Defense is a different story. Although he clearly trails Wade in that department, Bryant escaped with a +2.7 net rating and a top-40 RAPM thanks to his top-shelf contributions on offense. The departure of Howard and Metta World Peace, L.A.'s two best defenders in 2012-13, will surely make Bryant's frequent and obvious defensive breakdowns that much more debilitating. Bryant has flirted with the idea of retirement in recent years but he's also been adamant about getting back onto the court following the Achilles injury, and he's talked openly about his next contract negotiation too. Whenever the time does come for retirement, it will likely be because Bryant can no longer conjure up the scoring magic needed to overcome his lackluster and occasionally lost defense. -- B.G.
8. Dwyane Wade, Miami Heat (G, 31)
2012-13 stats: 34.7 MPG, 21. PPG, 5.1 APG, 5 RPG, 1.9 SPG, 52.1 FG%, 25.8 3FG%
2012-13 advanced stats: 24 PER, 9.6 Win Shares, +4.5 RAPM
It's always a bit odd to me when Wade is characterized as a secondary creator, as if playing with LeBron James made him something less of a superstar. With Miami, traditional hierarchy models need not apply; while James may take the lead for the Heat in many regards, Wade attempts all of two fewer shots per game while ranking in the league's top 10 in usage rate. Ultimately, he uses more possessions than the first-option player on 26 of the league's teams -- a relative standing that reinforces his co-ownership of all that the Heat accomplish.
If James takes over, it's because he has to; Wade has been hit with recurring knee injuries during each of Miami's championship runs, and with those injuries come pretty clear limitations. Wade has managed to put up some strong all-around numbers (4.8 assists and 4.6 rebounds per game in the 2013 playoffs, just a tick below his season averages) in spite of that, but clearly lacked the ability to properly exploit defenders who wandered away to help against James or others. It's a misleading sight for those who only tune in for the playoffs, as the postseason framing of a hobbled Wade omits so much of what makes him great.
He remains one of the league's very best slashers, strong and long enough to overwhelm most of the players unfortunate enough to draw his assignment. That tall task begins with trying to make sense of Wade's arrhythmic dribble. There are great scorers who manage to get by without much ball-handling creativity, but Wade toys with the cadence of his bounce as a means of manipulating his defender's expectations. Every burst or hesitation is a prompt, intended to induce a particular reaction and capitalize on it simultaneously. Even 10 years of scouting doesn't much help Wade's opponents from looking foolish, as he lulls them into overcommitting in one direction only to easily spin to the other.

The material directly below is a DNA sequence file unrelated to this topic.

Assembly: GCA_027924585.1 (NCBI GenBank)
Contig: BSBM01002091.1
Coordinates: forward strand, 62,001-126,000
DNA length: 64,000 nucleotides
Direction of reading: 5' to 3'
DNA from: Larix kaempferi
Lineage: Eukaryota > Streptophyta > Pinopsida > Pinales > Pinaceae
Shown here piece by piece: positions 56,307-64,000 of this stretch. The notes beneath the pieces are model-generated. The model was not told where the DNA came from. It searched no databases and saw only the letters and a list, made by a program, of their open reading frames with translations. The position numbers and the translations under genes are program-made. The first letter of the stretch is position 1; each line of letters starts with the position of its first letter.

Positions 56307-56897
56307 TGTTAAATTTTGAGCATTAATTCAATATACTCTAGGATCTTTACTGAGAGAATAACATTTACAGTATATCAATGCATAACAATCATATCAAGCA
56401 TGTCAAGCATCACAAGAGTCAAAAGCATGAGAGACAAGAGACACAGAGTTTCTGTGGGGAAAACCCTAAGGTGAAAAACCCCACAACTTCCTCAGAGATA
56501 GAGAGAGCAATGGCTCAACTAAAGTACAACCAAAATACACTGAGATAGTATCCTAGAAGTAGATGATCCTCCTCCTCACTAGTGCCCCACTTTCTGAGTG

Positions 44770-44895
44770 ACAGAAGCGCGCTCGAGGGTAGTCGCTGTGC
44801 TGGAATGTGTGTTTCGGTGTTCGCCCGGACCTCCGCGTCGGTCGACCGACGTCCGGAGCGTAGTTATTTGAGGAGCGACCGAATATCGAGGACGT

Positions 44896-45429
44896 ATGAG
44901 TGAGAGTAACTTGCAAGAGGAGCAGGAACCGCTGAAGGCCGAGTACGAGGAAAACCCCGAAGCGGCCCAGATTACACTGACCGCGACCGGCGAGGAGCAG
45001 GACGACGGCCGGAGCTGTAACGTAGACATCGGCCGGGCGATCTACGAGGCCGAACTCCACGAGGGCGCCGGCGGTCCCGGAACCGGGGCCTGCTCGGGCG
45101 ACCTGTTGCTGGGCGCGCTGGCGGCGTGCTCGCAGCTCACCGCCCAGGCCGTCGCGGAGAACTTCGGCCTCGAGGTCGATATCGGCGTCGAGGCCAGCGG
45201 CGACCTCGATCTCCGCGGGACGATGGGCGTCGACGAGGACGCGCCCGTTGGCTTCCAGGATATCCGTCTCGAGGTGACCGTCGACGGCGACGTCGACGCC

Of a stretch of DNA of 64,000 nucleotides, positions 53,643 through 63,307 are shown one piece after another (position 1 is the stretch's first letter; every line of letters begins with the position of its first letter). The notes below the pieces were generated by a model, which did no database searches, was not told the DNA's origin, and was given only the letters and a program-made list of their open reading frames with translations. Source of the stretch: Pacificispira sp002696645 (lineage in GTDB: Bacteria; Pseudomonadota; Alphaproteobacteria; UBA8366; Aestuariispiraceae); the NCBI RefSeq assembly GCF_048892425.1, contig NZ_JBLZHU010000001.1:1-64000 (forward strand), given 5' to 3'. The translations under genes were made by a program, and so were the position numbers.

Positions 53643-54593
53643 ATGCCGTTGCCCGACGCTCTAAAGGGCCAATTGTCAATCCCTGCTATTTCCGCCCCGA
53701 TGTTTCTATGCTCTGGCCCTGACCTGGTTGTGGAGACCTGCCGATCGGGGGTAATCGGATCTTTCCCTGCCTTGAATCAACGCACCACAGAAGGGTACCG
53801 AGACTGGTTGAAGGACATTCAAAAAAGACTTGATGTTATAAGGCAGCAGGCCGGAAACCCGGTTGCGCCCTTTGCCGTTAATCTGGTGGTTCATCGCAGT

The footwork involved in pulling off those drives also need be impeccable, as Wade has to both sell his defender on a particular fake while nonverbally convincing game officials of his move's legality. It's natural basketball instinct to call foul on that which seems peculiar, and on those grounds alone Wade might be wrongly whistled for more non-travels than any player in the league. He also gets away with a fair bit by virtue of being Dwyane Wade, though, so we'll call it even on balance.
Wade uses his driving ability as a means to create for others, too, and has fared remarkably well as a dominant creator when James leaves the floor. While it should go without saying that Miami is at its best with both of its core stars complementing one another, last season Wade led LeBron-less Heat lineups to score at a rate of 108.1 points per 100 possessions, per NBA Wowy -- a mark that would have ranked third in the entire league if cast as a season average. That's a remarkable level of offensive success for a team playing without its best player, accomplished largely because Wade still generates offense at an incredible level while managing career-best shooting efficiency.
Also working in Wade's favor: He's one of the few high-level shooting guards on our list that plays a lick of defense. Wade might be guilty of lightly jogging back down the floor when he should be defending in transition, but otherwise he's an essential piece of one of the league's more unique breeds of coverage. Miami asks a lot of its wing players, if only because they're capable. In Wade's case, that translates to an inordinate amount of help relative to what you might see elsewhere around the league, much of which requires him to body up much bigger players in order to buy time or protect the rim. In that regard, Wade is a legitimate game-changer; his uncanny shot blocking ability makes him wholly unique among guards, while his physical profile empowers him to carry out the full mandates of Erik Spoelstra's system.